Oh dear, our sculpture is finished. It’s awful. Really, really awful. I’ve had a look at it from lots of angles and I can’t find one that works. Every part of it is wrong.
The form just doesn’t work. It’s a cage. We could lock in it people who reverse over double lines to steal your park. Or people who don’t use keep cups. Or perhaps it’s a metal version of a wicker man for the creepy dudes who wank at Tyagarah Beach. We could burn them once a month. It’s a bloody shame.
The fact that the sculpture didn’t work has made people very anti public art. It should never be public art versus potholes. We should have public art AND our potholes filled. Albeit on this occasion we could probably use the metal to backfill a few of our larger road cankers.
I was happy when the sculpture was a dick. I love dicks. Lots of people love dicks. Every second person has one. Every third person is one. We could have got away with a big dick, but the dilapidated Xmas tree? The aluminium foil razor wire?
It looks cheap and nasty. Like it came from a discount store. And dangerous. I don’t think anyone will be meditating in the middle of that roundabout. Cheesecloth-wearing hitchers may end up accidentally becoming stuck to it in a high wind. Birds will probably meet their death on the iron bird sculpture: literal irony.
It looks nothing like a lighthouse, more like a monument to glorify self-harm. Sorry to the anti-vaxers – we might need to deliver tetanus shots at the Ewingsdale roundabout.
There has been much talk on social media about the sculpture, and people have got pretty heated and some extraordinarily nasty about it. I don’t think there’s any call to abuse anyone; I think it’s a mistake. People make them all the time. No-one would have commissioned the thing that sits on the roundabout if they KNEW that was what it was going to look like.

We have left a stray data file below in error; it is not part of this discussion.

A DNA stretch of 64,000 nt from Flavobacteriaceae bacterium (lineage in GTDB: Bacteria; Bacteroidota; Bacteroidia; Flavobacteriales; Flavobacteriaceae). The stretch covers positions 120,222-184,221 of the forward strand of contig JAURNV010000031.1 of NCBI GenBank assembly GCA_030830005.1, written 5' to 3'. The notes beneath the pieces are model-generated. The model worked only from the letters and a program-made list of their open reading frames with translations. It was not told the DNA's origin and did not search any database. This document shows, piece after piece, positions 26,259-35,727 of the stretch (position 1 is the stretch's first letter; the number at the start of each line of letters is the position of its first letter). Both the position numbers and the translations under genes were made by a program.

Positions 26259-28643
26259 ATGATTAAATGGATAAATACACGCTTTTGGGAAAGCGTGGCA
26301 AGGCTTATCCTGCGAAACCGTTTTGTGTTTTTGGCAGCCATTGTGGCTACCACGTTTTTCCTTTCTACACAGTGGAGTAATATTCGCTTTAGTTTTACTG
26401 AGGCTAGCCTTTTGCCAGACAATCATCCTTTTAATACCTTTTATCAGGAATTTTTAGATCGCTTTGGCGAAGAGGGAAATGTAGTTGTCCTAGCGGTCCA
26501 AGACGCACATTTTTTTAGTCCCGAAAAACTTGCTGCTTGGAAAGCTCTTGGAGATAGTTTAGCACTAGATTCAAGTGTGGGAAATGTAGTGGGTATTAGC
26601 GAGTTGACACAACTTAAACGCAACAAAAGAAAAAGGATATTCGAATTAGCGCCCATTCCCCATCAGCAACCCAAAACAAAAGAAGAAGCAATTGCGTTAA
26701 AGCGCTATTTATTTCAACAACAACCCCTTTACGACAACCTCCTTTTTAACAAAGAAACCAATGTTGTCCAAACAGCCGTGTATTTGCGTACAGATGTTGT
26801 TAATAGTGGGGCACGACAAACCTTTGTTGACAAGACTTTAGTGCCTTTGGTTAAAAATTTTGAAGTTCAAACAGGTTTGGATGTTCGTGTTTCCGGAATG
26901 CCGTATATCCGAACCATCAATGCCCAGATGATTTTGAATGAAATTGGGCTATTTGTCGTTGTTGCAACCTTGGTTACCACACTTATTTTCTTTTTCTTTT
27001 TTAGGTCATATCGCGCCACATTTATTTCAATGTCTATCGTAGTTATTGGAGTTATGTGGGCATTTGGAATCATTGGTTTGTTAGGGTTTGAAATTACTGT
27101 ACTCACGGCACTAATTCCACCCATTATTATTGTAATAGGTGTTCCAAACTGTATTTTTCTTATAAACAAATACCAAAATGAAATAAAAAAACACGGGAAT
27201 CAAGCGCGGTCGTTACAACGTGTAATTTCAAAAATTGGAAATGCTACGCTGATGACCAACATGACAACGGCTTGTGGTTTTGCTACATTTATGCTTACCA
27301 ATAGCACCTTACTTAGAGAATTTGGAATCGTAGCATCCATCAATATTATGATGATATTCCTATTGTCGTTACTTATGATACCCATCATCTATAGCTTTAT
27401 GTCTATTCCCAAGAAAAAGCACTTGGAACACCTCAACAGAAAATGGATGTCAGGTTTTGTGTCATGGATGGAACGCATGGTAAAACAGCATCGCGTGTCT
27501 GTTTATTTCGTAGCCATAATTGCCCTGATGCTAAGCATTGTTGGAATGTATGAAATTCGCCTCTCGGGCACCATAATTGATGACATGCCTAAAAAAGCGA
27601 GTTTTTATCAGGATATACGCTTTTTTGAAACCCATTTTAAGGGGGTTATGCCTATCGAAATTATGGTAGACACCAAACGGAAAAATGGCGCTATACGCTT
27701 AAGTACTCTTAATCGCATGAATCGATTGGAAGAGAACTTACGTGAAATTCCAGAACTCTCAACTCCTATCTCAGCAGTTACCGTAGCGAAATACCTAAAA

We need to practise our best letting go right now. We need to breathe. And we need to face the truth. It’s fucking awful. I feel terrible saying that. I know how sensitive creative people are. I am a creative person. I know that sinking feeling when you’re halfway through something and you know it’s shit. I reckon the artist for the Byron sculpture thing must have felt like that.
I reckon the councillors probably felt like that too. They’re being blamed for buying the shit. Clearly they didn’t think it was shit when they bought it. Everyone wanted it to be amazing. It felt like it WAS going to be amazing. I saw the work on paper – as a concept I can see the appeal. The fragile pencil strokes. The delicate suggestion of iconic architecture through the relief of nature. A negative space sculpture. Well I guess it did achieve the negative space thing. It has created a shitload of negative space! If you know much about sculpture you would know how difficult it is to realise those fine pencil lines in sculptural form without it becoming a jagged heap of shiny scrap metal. Which sadly it is.
I am an artist. I know what it’s like to have to make something that someone has asked you to make. It’s always really challenging because you kind of lose your mojo because you’re not making if for the ‘art’, you’re making it for the ‘money’. Our sculpture was an idea on paper that when realised didn’t work.
I think most artworks are better when they are created with passion and inspiration and then purchased later. Not purchased first and then created. I’m all for public art, and all for people having different ideas about art. But when something’s shit, it’s shit.
Not everyone loves Picasso’s Weeping Woman. But it is without a doubt an important and incredible painting. Our sculpture is not a Weeping Woman. It’s a creeping catastrophe. So what are we going to do about it? Grow vines? Wrap it up like a Christo? Use it as a trellis for some banging tomatoes? Grow some weed in it?
Maybe we need to spend some proper cash. This will shock the more frugal, but in the art world, $52k is not really enough for public art of that size and with such high social impact. I think in trying to be modest with the spend, in trying to be inclusive with a ‘competition’, Council have perhaps come undone.
Art purchase needs to be extravagant. It needs to be bold. You need to get drunk and spend the entire pothole budget for five years! (The whole $300!)
Oh – here is an idea… maybe all the Airbnb landlords, those who profit by not paying rates or operating fees of regulated accommodation providers, maybe THEY could throw in $10k each – there’s just over 6,000 of them. So that would be $60 million bucks.
I reckon we could have world-class sculpture AND our potholes filled. With gold. Oh, and while we’re at it – could we have something that tells the Arakwal story this time? Not the colonial one?